"Uneasy Co-existence" Chaptico by grandmaR

Chaptico Travel Guide: 3 reviews and 8 photos

Chaptico is a large enough place to have a post office. The zip code is 20621. Some documents from 1651 spell the name as Choptico. An early road called the "Chaptico Indian Path" led from St. Clement's Manor by way of "Wolf Trap" and "Ironstone Hill" to Chaptico. Chaptico was a prosperous port town which was raided by the British in July 1814.

Latitude: 38.350987
Longitude: 76.783288

Christ Church at Chaptico in King and Queen Parish is located at intersection of Maryland routes 238 and 234, and is one of Maryland's finest landmarks which still has a congregation of worshippers.

The first church was built in 1642 by Thomas Gerrard and the parish was organized in 1692. The present building was erected in 1736. Its architectural style is Georgian with the roof sharply steeped; its portico is three sided with an arch in each side. Legend has it that the famous 18th century architect, Sir Christopher Wren, was its designer.

Writer Robert Pogue credits the church's red brick and Flemish bond for it having withstood two and a half centuries including the 1814 raid by the British. It was here that John Coode, an early vestryman used the church to plot and organize a rebellion against Lord Baltimore in 1689--causing Charles Calvert's loss of the colony and the end of religious freedom until the Revolution.

Chaptico is either named

a) after the Algonquian name for the creek that runs nearby (Translated it means "big" (or deep) river. This could refer to the Patuxent which is quite deep.) or it was named

b) after the Indian (native American) tribe of the region. When Englishmen began to arrive in this area in the mid 1600s, they met what were called the Chapticoes--part of an 11-tribe confederation of the Piscataway Indian nation. There were about 500 in the nation.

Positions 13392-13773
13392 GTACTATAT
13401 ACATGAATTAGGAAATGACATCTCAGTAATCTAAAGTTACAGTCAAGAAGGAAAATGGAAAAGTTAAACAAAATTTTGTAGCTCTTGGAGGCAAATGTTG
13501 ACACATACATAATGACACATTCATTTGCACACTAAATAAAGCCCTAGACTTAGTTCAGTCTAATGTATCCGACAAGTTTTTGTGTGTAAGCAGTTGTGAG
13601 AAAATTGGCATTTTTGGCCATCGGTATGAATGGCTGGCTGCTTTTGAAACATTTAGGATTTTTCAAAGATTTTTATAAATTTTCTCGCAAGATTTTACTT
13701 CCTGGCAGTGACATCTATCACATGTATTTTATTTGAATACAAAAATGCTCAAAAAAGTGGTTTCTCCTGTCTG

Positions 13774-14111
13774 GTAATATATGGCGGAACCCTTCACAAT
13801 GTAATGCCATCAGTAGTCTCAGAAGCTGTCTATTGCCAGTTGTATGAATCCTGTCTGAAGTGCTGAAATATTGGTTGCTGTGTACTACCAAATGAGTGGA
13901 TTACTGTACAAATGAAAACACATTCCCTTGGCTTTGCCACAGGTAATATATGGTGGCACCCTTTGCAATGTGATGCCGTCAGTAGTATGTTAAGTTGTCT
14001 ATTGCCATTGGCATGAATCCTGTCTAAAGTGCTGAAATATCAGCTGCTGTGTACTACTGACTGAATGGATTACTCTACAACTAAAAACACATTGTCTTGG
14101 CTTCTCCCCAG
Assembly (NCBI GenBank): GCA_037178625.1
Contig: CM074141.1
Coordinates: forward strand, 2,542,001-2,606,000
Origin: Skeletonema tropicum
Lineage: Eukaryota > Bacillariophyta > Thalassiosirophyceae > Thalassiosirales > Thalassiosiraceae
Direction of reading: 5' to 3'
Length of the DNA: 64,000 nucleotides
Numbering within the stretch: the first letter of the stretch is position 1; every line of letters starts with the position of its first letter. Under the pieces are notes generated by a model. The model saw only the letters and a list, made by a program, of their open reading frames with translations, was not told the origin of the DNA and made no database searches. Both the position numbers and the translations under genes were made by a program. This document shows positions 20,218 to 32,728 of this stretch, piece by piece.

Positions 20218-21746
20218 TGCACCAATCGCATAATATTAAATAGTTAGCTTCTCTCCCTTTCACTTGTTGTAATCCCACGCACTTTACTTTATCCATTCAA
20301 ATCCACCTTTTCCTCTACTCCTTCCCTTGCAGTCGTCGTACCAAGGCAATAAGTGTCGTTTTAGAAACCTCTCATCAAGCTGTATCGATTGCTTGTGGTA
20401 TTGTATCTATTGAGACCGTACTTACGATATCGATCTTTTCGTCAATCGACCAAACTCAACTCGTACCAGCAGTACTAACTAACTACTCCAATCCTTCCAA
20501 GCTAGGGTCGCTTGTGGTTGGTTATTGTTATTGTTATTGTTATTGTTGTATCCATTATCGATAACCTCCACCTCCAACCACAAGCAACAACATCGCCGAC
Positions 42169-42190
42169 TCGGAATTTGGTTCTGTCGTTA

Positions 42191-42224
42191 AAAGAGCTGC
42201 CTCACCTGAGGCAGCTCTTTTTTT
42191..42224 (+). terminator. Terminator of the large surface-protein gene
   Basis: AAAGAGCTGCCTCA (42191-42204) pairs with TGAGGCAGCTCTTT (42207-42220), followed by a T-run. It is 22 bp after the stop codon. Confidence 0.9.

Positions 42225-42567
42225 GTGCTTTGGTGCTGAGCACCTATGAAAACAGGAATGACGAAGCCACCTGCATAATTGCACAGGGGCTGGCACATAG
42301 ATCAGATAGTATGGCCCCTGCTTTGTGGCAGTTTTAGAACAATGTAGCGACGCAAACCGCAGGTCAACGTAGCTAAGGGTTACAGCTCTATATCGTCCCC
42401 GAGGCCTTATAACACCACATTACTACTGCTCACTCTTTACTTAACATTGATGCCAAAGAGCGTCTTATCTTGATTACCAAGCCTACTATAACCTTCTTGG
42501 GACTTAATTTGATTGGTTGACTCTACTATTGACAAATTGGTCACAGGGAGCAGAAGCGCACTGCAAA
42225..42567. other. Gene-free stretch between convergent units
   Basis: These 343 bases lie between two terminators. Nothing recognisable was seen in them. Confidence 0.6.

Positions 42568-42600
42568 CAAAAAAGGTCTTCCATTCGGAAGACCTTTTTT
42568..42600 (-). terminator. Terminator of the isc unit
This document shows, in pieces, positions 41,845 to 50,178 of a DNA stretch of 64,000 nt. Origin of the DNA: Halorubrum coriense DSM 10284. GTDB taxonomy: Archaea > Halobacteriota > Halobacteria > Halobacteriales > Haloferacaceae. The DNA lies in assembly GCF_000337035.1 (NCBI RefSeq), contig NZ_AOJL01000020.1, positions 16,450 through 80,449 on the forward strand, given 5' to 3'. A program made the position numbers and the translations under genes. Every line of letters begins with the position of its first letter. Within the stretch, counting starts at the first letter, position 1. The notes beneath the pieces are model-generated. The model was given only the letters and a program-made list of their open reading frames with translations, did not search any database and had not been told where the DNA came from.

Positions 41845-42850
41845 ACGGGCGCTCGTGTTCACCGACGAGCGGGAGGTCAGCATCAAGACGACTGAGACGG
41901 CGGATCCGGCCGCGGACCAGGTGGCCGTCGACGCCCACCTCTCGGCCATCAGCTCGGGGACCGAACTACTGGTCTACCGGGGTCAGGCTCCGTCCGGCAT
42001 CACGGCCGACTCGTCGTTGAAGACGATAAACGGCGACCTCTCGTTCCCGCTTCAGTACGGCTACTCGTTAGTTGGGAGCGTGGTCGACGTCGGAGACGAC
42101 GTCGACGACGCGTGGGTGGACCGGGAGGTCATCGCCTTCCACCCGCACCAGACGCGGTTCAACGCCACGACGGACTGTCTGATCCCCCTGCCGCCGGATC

According to Maryland Indians "Virginia settlers warned Calvert to purchase lands first and make friendly overtures to Indians, which he did, and it prevented disaster for the colonists. He went to Indiantown upriver from the settlement St. Mary's City, MD and paid for the land. He got a site which was an abandoned Indian village - already cleared for planting and the Europeans began to arrive. In 1651, the Chapticoes, among other small tribes, actually had petitioned the Maryland Assembly, then was in nearby St. Mary's, for protection and some land where they could live unmolested from white settlers. They also wanted protection from warring tribes, angered that the peaceful Indians wouldn't join them against the whites. Norris reports the Assembly granted it as a matter of conscience and also the hope to bring the Indians to both civility and Christianity."

However, all Indians looked alike to the colonists, and eventually the Chapticos suffered because of some other tribe's attacks on the settlers. Lt. Samuel Maddox, one of the early settlers, was given the job of clearing the Indians out. By the 1700s between smallpox and military action, there were very few native Americans left in Southern Maryland.

  • Intro Updated Jun 26, 2004
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